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Indian techie’s hand in insider trading

ATLANTA, GA – An Indian American former software developer for Equifax faces insider trading charges related to the company’s massive data breach last year.

Sudhakar Reddy Bonthu, 44, used nonpublic information to determine Equifax had been breached last year before any public announcement and then bought put options that he exercised for a profit of more than $75,000 after the breach was announced, according to a court filing.

Bonthu, an Indian citizen, entered a not-guilty plea on June 28 before US Magistrate Judge Alan Baverman, who indicated the case would be referred to a US district judge for a guilty plea at a later date.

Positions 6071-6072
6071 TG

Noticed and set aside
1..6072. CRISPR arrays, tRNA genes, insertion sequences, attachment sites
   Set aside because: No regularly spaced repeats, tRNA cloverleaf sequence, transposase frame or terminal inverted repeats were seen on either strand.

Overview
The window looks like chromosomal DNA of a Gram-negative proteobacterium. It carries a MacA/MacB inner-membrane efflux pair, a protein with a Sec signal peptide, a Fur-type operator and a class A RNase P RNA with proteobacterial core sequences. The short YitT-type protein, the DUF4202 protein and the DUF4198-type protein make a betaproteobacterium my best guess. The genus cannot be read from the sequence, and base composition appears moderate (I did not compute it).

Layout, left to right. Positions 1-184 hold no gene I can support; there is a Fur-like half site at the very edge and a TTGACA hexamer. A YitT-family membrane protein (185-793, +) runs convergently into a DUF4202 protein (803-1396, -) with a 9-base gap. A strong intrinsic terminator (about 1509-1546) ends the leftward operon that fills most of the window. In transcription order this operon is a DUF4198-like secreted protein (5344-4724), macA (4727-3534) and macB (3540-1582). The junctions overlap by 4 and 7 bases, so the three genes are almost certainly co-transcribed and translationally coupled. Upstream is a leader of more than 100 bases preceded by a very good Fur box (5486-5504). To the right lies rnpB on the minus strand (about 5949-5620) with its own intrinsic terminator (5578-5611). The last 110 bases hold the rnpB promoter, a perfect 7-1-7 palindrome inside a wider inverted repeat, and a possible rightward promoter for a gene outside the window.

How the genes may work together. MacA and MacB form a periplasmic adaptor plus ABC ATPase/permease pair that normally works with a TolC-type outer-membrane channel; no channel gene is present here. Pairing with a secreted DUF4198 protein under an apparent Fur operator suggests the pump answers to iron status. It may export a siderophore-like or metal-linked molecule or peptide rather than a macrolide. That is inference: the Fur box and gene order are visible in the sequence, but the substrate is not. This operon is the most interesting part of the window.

Bonthu was allowed to remain free on a $20,000 signature bond, which means he doesn’t have to pay anything unless he fails to appear for hearings.

Bonthu is the second former employee of the Atlanta-based credit reporting company to face insider trading charges related to last year’s data breach. Jun Ying, former chief information officer of Equifax’s US Information Solutions, was indicted in March. The Securities and Exchange Commission on June 27 also charged Ying with insider trading. Ying has pleaded not guilty.

A total of about 147.9 million Americans have been affected by Equifax’s data breach, which was disclosed to the public Sept. 7.

Equifax shares plunged in value after the company disclosed the breach Sept. 7. Bonthu exercised his put options for a profit of more than $75,000, the court filing says.

Equifax chief financial officer John Gamble and three other executives sold shares worth a combined $1.8 million days after Equifax discovered suspicious activity on its network, but Equifax said an independent committee determined that these executives did not know of the breach when their trades were made.